LEAF SEAL, IN PARTICULAR FOR A GAS TURBINE
The present invention relates to sealing in rotating machines and in particular relates to a leaf seal for sealing a shaft rotating about an axis.
A gas turbine consists of a rotor, on which various stages with compressor blades and turbine blades are provided, and of a stator housing. The rotor is mounted in bearings at each end of the rotor shaft.
The control of the gas flow inside the gas turbine is of paramount importance with regard to both the functionality and the effectiveness. Sealing techniques are used at various locations along the rotor shaft in order to reduce the axial gas flow along the shaft.
This is especially important next to the bearings in order to prevent the oil which is used in the bearings from overheating due to the hot gases of the gas flow.
Two types of sealing techniques are traditionally used in this situation - usually alternatively, sometimes also in combination. These are labyrinth seals and brush seals.
Labyrinth seals have no metal-to-metal contact between the rotor and the stator; the sealing effect is therefore relatively small. However, they offer the advantage of low rotational friction and of a therefore virtually unlimited service life.
On the other hand, brush seals have higher friction losses on account of the friction between the bristle ends and the rotor shaft. This results in wear, which limits the service life of the seal. However, brush . .
seals stem the axial gas flow more effectively, in particular in the case of higher axial pressure differences.
The use of these technologies for sealing in gas turbines has numerous restrictions. Firstly, the axial pressure difference that they can withstand is still fairly low. In the case of the brush seals, this is due to the bristles, which have the same stiffness in the axial and circumferential directions: high pressures can cause the bristles to blow back on themselves in the axial direction. The capability of the seals to allow a significant radial movement and to resist it is also low.
The design of a brush seal is often a compromise between the use of a supporting plate, which is intended to give sufficient axial support, and the non-restriction of the radial movement.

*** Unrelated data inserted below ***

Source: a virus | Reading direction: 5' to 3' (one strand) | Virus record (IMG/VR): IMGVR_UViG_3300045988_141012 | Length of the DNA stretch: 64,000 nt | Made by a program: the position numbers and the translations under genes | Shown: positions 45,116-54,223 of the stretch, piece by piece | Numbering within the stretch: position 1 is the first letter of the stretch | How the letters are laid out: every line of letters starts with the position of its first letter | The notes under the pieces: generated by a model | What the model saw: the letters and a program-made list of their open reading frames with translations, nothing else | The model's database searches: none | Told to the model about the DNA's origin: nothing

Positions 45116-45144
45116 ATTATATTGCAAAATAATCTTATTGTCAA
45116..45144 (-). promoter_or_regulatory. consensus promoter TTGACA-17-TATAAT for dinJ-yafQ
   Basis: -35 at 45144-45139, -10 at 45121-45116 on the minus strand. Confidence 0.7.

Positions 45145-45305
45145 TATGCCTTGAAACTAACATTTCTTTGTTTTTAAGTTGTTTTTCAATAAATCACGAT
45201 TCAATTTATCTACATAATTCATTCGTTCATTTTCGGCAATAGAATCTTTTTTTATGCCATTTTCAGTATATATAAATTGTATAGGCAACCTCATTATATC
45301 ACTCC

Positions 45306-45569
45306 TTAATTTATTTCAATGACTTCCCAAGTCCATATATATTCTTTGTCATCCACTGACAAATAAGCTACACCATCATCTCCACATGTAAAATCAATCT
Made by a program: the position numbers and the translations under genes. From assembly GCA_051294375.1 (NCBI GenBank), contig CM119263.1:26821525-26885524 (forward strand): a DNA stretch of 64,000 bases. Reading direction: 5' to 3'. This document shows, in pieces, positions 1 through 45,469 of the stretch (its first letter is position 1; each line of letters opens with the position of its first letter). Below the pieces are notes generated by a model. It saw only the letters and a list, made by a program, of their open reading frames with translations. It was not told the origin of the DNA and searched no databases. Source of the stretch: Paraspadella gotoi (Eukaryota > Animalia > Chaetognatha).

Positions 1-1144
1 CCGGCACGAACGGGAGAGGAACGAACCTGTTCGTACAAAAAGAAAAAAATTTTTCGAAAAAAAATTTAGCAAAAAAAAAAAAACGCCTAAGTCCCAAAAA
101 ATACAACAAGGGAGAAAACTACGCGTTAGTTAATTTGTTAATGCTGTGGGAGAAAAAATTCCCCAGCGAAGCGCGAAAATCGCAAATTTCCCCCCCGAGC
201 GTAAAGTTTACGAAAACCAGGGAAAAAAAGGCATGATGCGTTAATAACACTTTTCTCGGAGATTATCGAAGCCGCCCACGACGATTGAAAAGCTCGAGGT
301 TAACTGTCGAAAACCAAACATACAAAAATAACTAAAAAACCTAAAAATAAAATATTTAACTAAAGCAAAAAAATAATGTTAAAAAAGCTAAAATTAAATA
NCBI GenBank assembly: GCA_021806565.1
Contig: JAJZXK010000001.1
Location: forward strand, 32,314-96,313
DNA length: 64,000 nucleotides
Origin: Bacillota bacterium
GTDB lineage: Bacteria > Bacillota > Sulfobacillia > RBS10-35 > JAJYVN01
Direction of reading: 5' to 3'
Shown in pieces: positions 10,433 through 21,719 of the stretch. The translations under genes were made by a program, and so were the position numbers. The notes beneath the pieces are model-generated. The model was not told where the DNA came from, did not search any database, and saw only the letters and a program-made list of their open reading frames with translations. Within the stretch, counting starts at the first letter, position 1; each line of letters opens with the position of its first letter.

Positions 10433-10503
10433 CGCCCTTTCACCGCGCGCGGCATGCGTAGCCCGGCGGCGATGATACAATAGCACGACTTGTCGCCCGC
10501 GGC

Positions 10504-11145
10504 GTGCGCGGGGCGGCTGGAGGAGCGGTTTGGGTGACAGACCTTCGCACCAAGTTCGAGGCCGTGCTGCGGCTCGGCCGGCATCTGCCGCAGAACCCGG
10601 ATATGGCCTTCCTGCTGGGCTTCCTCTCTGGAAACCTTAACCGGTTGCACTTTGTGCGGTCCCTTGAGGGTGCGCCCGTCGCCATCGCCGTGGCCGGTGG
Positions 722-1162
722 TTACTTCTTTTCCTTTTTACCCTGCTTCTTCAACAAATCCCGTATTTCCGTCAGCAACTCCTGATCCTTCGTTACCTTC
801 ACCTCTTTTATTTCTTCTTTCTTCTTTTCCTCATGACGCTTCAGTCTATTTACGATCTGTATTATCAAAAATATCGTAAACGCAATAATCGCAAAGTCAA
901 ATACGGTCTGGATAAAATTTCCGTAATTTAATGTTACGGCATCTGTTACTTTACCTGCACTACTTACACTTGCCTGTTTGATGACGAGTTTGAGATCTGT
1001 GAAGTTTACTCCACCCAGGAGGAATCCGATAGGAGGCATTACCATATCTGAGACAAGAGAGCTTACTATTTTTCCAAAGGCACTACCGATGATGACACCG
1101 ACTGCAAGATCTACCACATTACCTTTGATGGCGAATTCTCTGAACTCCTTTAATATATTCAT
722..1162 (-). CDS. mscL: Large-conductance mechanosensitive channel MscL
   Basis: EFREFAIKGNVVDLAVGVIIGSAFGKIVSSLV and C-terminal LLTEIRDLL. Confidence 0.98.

In order to avoid the disadvantages of the known brush seal, a leaf seal has been proposed in US Patent No. 6,267,381 B1, this leaf seal performing the same function as either a labyrinth seal or a brush seal but having the advantages of both. Instead of the bristles, which are produced from wires of circular cross section, thin metal leaves are assembled in a certain arrangement (see, for example, fig. 2 of Patent No. 6,267,381 B1 or fig. 1 of the present application). The leaves, which are oriented with their surfaces essentially parallel to the axial direction, are much stiffer in the axial direction than in the circumferential direction. Thus the seal can withstand higher pressure differences without restricting their possibilities for allowing radial movements. The wide region on the rotor, which is swept by the tips of the leaves, provides the opportunity of producing a hydrodynamic force during operation, and this hydrodynamic force can separate the leaf tips from the shaft. In this way, a distance of a few microns can be produced and maintained, so that the wear, the friction heat and the friction losses can be reduced virtually to zero.
The basic design relates to a number of thin metal leaves which have a controlled air gap between them and are fastened at a predetermined angle to the radius.
The air gap is a critical design parameter: it enables an air flow to occur in order thus to produce the hydrodynamic effect; however, it must not be so large as to allow an excessive axial leakage flow.
Two variants of leaf seal designs are possible; in the one variant the leaves are blown downward, but in the other they are blown upward. In the variant having the leaves blown downward, there is a distance between the leaf tips and the shaft during the assembly and start-up, and this gap is reduced to very small values by the use of an air flow between the leaves. On the other hand, in the variant having the upward blowing, there is slight mutual influencing between the leaf tips and the shaft during the start-up, and a distance is produced when the shaft is accelerated. In both cases, the flow of the medium through the air gaps between the leaves is critical, as is the control of the seal's inside diameter, which is produced by the leaf tips.